International Criminal Court (ICC) appeals judges have ordered a review into whether Laurent Gbagbo, the former Ivory Coast president, should be released from detention while his long-running trial continues on crimes-against-humanity charges.
Presiding Judge Piotr Hofmanski on Wednesday struck down a decision by trial judges denying the 72-year-old Gbagbo interim release.
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Gbagbo has been in The Hague-based ICC’s detention unit since late 2011 and will remain jailed pending the review.
Both Gbagbo and his former militia leader Charles Ble Goude, 45, have pleaded not guilty to four charges of crimes against humanity including murder, rape, and persecution in five months of bloodshed that wracked the Ivory Coast.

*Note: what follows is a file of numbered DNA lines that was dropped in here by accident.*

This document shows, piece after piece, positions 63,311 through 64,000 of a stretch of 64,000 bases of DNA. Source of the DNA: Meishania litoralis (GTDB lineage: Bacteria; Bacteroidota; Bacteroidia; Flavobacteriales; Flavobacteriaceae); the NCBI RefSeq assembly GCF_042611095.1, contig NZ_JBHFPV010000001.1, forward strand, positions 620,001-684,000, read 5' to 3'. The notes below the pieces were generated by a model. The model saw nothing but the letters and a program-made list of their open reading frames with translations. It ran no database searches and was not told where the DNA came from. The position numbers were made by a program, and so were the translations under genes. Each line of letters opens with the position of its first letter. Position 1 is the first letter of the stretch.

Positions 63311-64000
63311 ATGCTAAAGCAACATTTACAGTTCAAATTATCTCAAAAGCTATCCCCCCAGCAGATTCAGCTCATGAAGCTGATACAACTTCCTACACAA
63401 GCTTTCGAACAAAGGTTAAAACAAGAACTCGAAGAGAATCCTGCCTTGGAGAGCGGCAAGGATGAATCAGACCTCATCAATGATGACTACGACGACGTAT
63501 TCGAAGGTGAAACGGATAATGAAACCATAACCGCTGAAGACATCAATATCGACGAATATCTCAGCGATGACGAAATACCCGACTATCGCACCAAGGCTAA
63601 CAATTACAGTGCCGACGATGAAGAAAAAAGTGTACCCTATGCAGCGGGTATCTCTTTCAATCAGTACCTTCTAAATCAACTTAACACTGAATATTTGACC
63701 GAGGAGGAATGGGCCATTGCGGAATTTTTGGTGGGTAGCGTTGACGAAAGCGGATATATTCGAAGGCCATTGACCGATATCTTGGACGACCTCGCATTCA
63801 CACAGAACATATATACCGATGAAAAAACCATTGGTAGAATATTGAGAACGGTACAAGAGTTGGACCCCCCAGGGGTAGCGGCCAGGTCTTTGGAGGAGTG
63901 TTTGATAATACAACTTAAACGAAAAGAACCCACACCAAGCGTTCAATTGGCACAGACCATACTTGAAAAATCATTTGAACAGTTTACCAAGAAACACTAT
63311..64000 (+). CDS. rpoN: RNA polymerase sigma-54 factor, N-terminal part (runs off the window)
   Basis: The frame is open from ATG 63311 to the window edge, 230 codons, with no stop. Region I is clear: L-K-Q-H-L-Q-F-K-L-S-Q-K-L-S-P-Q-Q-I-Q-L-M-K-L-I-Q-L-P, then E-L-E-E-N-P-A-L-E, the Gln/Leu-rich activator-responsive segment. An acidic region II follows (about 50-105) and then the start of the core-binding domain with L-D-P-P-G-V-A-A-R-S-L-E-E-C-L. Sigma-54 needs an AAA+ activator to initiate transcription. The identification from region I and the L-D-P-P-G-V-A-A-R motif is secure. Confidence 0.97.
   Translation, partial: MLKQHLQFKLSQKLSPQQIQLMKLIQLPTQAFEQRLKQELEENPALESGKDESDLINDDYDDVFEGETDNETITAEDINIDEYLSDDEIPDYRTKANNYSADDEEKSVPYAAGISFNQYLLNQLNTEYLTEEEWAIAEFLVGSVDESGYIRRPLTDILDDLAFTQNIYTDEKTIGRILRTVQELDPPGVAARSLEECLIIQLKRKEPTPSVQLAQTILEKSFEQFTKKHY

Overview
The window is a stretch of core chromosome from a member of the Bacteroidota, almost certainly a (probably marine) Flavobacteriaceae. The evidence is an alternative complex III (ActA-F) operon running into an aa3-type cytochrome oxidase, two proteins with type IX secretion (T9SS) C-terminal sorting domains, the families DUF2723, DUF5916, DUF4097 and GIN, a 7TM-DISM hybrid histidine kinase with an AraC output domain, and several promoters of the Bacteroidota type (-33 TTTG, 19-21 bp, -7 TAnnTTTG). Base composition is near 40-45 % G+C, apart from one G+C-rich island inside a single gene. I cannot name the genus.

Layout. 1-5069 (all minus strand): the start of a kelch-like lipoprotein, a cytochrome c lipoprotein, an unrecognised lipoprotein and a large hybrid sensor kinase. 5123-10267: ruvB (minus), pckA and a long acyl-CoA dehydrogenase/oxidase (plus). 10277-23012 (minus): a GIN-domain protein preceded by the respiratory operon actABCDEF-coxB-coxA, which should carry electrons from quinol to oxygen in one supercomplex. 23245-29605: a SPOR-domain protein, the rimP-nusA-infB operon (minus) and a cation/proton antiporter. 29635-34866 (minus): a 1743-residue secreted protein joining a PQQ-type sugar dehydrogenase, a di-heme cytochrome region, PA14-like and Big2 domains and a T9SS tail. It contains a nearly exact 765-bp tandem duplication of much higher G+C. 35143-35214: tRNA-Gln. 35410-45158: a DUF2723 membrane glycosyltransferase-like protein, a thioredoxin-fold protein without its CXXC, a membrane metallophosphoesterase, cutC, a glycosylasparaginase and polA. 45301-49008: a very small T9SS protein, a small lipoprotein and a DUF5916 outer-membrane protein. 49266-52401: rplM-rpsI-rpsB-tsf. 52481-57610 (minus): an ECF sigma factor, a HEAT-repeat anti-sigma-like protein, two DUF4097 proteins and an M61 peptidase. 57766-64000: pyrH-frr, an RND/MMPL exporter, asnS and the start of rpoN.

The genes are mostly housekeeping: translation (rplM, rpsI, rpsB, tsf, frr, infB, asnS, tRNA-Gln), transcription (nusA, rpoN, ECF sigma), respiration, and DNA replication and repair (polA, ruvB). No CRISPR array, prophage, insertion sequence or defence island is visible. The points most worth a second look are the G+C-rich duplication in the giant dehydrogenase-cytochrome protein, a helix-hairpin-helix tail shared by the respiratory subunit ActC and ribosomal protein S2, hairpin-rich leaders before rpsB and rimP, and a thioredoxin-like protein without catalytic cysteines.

About 3,000 people died in the violence.
Prosecutors accuse Gbagbo of engineering the violence to stay in office after losing a runoff to current President Alassane Ouattara.
The trial opened in January 2016 and could last three to four years.
The appeals court said the trial judges had failed to take into account Gbagbo’s advanced age, his health, and the fact that he has been in detention since he was handed to the ICC in November 2011.
“The trial chamber should have considered the duration of time Mr Gbagbo has spent in detention … and whether Mr Gbagbo’s detention continues to be reasonable,” said Hofmanski, reading a summary of the ruling.
Directing trial judges to carry out a new review, Hofmanski stressed that the appeals court was “not suggesting what the outcome of the trial chambers review should be”.
Gbagbo is the first ex-head of state to be tried by the ICC.